Helpful Stomach Bugs?

Not all bacteria are created equal. Learn how different stomach bugs can help a cow digest its dinner.

About the Activity

When we think about bacteria, it’s common to think of different illnesses and how these microorganisms can make us sick. But did you know not all bacteria are bad? In this activity, you will learn about different types of bacteria (and other types of microorganisms) in a cow’s stomach that help transform its food into fuel.

Grades: 3-8
Topic: Animal Science, STEM, Biology
Estimated Time: 30 min

Brought to you by the University of Tennessee Extension 4-H Youth Development and the University of Tennessee Institute of Agriculture Department of Animal Science

A cow eating grass

Supplies
These simple supplies are all you’ll need for this activity.

  • 1 can of modeling clay (e.g. Play-doh®)
  • Large sponge
  • Scissors
  • Glue stick
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  • 5-6 Pipe cleaners
  • Table tennis (ping pong) ball
  • Cotton twine (10 foot)

Activity Steps

The rumen is the first of four sections in a cow’s stomach, and it has a very important job – to transform its food into energy. It does this with the help of many microorganisms, including bacteria, protozoa, and fungi.

Each microorganism carries out different functions and digests different types of nutrients. In this activity, we learn about each type of microorganism and how they help to aid in digestion.

1. Build your bacteria
While we typically think about germs when we hear the word “bacteria,” there are also good forms of it that can help animals stay healthy! For cattle, bacteria are important to help digest fiber, starch, and sugars. Bacteria also help to transform food into nutrients.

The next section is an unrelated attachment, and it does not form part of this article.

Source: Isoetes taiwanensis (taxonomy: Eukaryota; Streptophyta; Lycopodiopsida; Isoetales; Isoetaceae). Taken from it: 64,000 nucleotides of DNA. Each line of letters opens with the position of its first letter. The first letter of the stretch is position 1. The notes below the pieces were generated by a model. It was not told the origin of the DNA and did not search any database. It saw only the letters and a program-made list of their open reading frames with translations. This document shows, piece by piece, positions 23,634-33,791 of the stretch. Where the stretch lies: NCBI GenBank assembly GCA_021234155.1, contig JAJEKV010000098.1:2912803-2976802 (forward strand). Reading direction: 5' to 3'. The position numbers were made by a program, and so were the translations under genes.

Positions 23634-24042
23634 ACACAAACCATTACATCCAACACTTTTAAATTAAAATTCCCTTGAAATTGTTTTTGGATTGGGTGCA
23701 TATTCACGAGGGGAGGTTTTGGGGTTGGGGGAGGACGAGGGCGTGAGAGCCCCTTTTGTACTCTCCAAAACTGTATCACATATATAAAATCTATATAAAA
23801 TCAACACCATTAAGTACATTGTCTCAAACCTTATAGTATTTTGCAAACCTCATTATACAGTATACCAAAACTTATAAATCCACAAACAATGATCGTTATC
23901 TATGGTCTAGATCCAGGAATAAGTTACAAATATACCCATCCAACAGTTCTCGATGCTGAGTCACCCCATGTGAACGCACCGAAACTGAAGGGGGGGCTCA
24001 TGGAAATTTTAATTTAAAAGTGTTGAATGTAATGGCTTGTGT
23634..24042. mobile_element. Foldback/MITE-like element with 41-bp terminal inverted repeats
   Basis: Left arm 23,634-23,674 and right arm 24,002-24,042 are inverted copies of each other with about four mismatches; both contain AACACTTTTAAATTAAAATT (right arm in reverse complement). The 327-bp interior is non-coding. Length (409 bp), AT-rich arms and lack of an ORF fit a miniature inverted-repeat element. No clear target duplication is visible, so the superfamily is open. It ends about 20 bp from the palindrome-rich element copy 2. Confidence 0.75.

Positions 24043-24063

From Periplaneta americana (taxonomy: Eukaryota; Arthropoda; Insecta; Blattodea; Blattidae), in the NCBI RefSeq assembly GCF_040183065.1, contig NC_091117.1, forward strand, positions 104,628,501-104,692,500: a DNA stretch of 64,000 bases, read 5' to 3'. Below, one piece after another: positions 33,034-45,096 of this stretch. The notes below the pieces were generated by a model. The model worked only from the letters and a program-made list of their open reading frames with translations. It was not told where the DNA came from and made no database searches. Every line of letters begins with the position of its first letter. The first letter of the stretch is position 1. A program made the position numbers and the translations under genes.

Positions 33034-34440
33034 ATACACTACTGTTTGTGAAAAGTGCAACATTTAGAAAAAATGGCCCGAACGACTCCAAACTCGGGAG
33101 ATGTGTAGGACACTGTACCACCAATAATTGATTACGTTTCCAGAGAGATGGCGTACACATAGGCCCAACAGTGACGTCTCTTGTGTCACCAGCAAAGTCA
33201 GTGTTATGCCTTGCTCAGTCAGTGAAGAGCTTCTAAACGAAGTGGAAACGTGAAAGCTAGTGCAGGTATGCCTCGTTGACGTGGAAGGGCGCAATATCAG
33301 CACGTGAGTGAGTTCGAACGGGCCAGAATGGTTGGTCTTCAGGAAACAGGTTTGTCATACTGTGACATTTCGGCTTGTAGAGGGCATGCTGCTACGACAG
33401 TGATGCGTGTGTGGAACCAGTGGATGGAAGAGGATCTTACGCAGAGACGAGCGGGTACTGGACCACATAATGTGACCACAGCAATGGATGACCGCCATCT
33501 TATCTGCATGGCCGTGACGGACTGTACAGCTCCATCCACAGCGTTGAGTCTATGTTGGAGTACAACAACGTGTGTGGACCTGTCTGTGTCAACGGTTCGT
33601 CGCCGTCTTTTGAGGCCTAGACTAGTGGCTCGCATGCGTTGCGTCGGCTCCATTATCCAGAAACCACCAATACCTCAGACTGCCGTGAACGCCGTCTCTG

A bunch of cows eating in a field

A couple different examples of common rumen bacteria are Ruminococcus flavefaciens and Streptococcus bovis. We are going to use Play-doh® to build our bacteria.

  • Break the Play-doh® into 12 separate pieces.
  • Using your hand and the table, roll out 8-10 small balls. Use the remaining pieces to roll out a couple of long tubes.
  • Once you are done rolling your shapes, clump 3-4 of the small balls together. You have now made a model of rumen bacteria.

Each small ball of Play-doh® represents a single bacteria. These bacteria can make different formations by forming chains and clumps.Did you know? Bacteria are typically considered bad regarding food safety. But certain bacteria that are found in the stomach can actually play a positive role in processing food (not only in animals, but in people too).
2. Cut your pipe cleaner protozoa
Protozoa are the largest microorganisms that can be found in a cow’s rumen, but there aren’t as many of these as bacteria. However, they are super large – 40 times larger than the bacteria we talked about! While their role in the rumen is not completely clear, they do aid in digestion, and will actually feed on different types of bacteria, too – yikes!
 
To create a model of this powerful protozoa, grab your pipe cleaners, scissors, and sponge.

  • Cut 5-6 pipe cleaners into varying shorter lengths; anywhere from 2-6 inches is good.
  • Stick the pipe cleaner pieces into one end of the sponge. Curve the tops of the pipe cleaners slightly at the end.